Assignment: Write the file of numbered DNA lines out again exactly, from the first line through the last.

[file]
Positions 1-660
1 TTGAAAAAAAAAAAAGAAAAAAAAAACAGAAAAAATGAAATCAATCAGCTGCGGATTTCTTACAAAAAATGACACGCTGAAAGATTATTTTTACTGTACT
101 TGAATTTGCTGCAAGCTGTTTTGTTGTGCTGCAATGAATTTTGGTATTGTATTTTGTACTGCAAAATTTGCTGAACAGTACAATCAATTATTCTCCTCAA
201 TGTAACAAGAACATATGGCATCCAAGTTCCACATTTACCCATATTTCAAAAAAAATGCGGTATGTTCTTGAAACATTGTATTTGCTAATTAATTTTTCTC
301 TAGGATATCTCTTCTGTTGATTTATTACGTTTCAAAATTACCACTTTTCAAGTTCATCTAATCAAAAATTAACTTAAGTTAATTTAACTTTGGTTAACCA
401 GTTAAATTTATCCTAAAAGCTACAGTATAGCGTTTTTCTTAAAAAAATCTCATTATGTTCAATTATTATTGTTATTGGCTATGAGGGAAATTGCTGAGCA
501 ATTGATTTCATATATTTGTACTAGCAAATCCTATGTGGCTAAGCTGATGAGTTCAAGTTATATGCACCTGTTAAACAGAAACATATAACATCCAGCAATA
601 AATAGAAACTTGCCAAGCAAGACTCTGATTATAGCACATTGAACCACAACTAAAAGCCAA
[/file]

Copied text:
Positions 1-660
1 TTGAAAAAAAAAAAAGAAAAAAAAAACAGAAAAAATGAAATCAATCAGCTGCGGATTTCTTACAAAAAATGACACGCTGAAAGATTATTTTTACTGTACT
101 TGAATTTGCTGCAAGCTGTTTTGTTGTGCTGCAATGAATTTTGGTATTGTATTTTGTACTGCAAAATTTGCTGAACAGTACAATCAATTATTCTCCTCAA
201 TGTAACAAGAACATATGGCATCCAAGTTCCACATTTACCCATATTTCAAAAAAAATGCGGTATGTTCTTGAAACATTGTATTTGCTAATTAATTTTTCTC
301 TAGGATATCTCTTCTGTTGATTTATTACGTTTCAAAATTACCACTTTTCAAGTTCATCTAATCAAAAATTAACTTAAGTTAATTTAACTTTGGTTAACCA
401 GTTAAATTTATCCTAAAAGCTACAGTATAGCGTTTTTCTTAAAAAAATCTCATTATGTTCAATTATTATTGTTATTGGCTATGAGGGAAATTGCTGAGCA
501 ATTGATTTCATATATTTGTACTAGCAAATCCTATGTGGCTAAGCTGATGAGTTCAAGTTATATGCACCTGTTAAACAGAAACATATAACATCCAGCAATA
601 AATAGAAACTTGCCAAGCAAGACTCTGATTATAGCACATTGAACCACAACTAAAAGCCAA